Archive for October 2013

What Sometimes Happens to Writers/Readers – Flash Friday 55

October 31, 2013


What Sometimes Happens To Writers/Readers

One dives into the drown
of too-late, murk stretched
as longing as the I can see–

Notted growths choke stroke.
Still–as if time could be unhanded, sands
listen, effort alone mangle
the foregone–
one pushes
until despair bears words
that carry the oxygen
of their own utterance;
short breaths and
possible is again.


Yes, I am trying not to blog and work on other things–but I couldn’t resist the call of the G-man.  I thought this also fit with Anna Montgomery’s challenge on dVerse Poets Pub to write something avant garde. I don’t think it is terribly avant garde, but the word usage is unusual for me.   Photo is weird pic of mine–not quite right for poem, but just one I liked.  (As always, all rights reserved.)


October 27, 2013



When young, they were fitted for the mask,
an age when every question asked
could be answered with because
Pretty is as pretty does,
for children will take on a task

adults won’t swallow without a flask
full of flow as hot as ash
and guaranteed to grant a buzz
of when young.

But though they aged, the mask stuck fast;
it trapped their warmth just like the cask
they tapped now, sipped and sometimes guz-
zled, to scrape off “is,” grate down to “was,”
bare what they’d been by file or rasp
when young.


Still playing with Rondeaus — not very well–here’s a draftish one for Grapeling’s prompt on With Real Toads to write a poem about a mask. 

This is also a signing-off for me for now, maybe.  I am trying very hard to get myself to go on an extended blog break, at least for the month of November.  As some readers know, this has been a super busy work period for me.  Blogging poetry and being part of the online poetry community has been a wonderful way to get out of my workaday mode–but it also keeps me from getting to certain larger fiction projects that I’ve put on hold practically forever (and keep talking of going back to.)  I really do want to make one more effort, and November, national noveling month, seems a good time to try.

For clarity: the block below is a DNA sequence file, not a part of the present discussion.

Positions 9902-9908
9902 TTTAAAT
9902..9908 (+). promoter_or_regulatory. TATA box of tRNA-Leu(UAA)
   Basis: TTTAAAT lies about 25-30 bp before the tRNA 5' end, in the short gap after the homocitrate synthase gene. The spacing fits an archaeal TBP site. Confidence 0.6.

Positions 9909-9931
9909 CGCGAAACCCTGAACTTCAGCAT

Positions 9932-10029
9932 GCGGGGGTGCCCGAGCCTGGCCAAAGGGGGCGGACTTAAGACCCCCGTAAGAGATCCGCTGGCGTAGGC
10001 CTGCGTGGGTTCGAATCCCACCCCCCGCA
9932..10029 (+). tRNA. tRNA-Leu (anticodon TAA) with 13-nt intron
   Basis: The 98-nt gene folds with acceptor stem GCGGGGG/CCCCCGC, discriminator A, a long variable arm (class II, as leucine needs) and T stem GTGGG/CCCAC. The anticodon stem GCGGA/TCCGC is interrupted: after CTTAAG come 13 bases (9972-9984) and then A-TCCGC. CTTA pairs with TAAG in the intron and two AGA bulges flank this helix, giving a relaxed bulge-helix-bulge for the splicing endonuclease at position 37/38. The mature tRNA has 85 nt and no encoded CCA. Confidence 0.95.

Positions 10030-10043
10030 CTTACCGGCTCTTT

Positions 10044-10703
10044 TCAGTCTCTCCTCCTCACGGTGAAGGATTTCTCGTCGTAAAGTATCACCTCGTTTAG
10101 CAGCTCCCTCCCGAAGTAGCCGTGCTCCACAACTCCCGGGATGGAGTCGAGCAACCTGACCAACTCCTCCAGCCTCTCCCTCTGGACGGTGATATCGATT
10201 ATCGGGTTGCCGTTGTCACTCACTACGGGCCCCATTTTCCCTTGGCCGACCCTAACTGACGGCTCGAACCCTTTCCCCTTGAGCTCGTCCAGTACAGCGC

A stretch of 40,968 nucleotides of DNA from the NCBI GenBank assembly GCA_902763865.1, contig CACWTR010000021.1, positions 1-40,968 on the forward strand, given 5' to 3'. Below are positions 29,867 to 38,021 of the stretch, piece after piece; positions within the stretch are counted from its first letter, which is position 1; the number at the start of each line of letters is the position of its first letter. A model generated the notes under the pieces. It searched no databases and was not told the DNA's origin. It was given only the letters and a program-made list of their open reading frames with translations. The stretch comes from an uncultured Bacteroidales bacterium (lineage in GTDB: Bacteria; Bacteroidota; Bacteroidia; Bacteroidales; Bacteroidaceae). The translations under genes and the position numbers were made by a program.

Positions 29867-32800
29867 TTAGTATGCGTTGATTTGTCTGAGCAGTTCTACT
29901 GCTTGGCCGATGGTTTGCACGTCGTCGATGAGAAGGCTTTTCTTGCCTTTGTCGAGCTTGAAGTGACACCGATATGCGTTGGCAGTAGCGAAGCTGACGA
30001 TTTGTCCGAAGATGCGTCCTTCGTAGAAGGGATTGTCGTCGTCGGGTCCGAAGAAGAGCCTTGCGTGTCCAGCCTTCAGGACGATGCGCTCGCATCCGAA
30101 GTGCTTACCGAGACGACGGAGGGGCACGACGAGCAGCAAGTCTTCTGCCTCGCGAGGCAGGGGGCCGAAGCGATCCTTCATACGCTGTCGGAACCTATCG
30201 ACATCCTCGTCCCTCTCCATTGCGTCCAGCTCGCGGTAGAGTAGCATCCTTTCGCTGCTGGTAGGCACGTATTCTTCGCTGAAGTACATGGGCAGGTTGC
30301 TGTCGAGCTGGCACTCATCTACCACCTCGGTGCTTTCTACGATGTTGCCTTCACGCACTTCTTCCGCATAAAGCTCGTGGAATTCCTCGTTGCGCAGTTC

That said, do check in from time to time, as I am likely to (i) break my resolution, (ii) post pictures; and (iii) miss you terribly!   

Take care, k.  

Born in the Fifties (In June)–Friday Flash 55

October 25, 2013

My Mom's Favorite Flower


Born in the Fifties (In June)

Important to pirouette
a squeezed radius, cinch waist.

June made fitting include favoriting
pearls/roses, merchant-determined
birth flower/stone–
what people were supposed to give you
special; what you were supposed to be
Impossible to imagine either
born of grit; harder
to push from
into dirt freshness, taking
deep breadths.

Here’s an almost belated draftish sort of poem for the G-Man –go tell him so he believes I made it in time–and also for a prompt of Kerry O’Connor on With Real Toads to write about the language of flowers.

When Morning Comes

October 24, 2013


When Morning Comes

When morning comes, and night’s goodbyes
turn out to have been lullabies,
sweetnesses to help you sleep,
not passwords to God’s safest keep,
our farewells just sussurant sighs,

the dawn still greeted by your cloud eyes,
warmth not slipped from your loose prise–
Oh, then, how does our luck run deep,
when morning comes.

And then life leaves. As mid-day plies.
And what feels random wears fate’s guise.
And all we said was incomplete,
was nothing of all that we now weep,
when mourning comes.

Here’s my attempt at a Rondeau, written for Tony Maude’s prompt on dVerse Poets Pub’s Form For All. It’s a very musical form with a limited rhyme scheme and a repeated refrain. (It also has a set meter which I just vaguely sounded out here.)

To me, the refrain gives the form a rather dirgelike, knelling bell, aspect. (This may also come from the fact that probably the most famous rondeau is “In Flanders Fields” written by John McCrae about World War I.) Check out Tony’s wonderful article for more info on the form.

I should note that I am very uncertain of the title here. I was going to call it Death In the Afternoon or When Morning Comes or Death During the Day, or Taking Care of the Very Ill. . Any thoughts?


October 20, 2013



Got a camera for my birthday;
I take pictures all day long,
sometimes they’re of my brother
sitting on the john.




Some people call him John.
(But his name is Michael.)


I take pictures of my mother,
take pictures of my dad,
take LOTS of pictures of my dog
whose eyes come out so sad.


Sometimes I try to catch a crime–
I mean, what could be neater?
So far the only pic I’ve got
is “man kicking parking meter.”


Not sure that’s even illegal–
the man says it didn’t work.
Don’t know if I believe him
’cause he called me a little jerk.

My folks now say that nature
is better for me to shoot–
stuff like deer in our backyard
and, in a nearby swamp, the newt.

At first I groaned, how boring,
but, actually, that’s not true
cause there’s something cool my camera does
whenever I look through.

It makes the world turn special–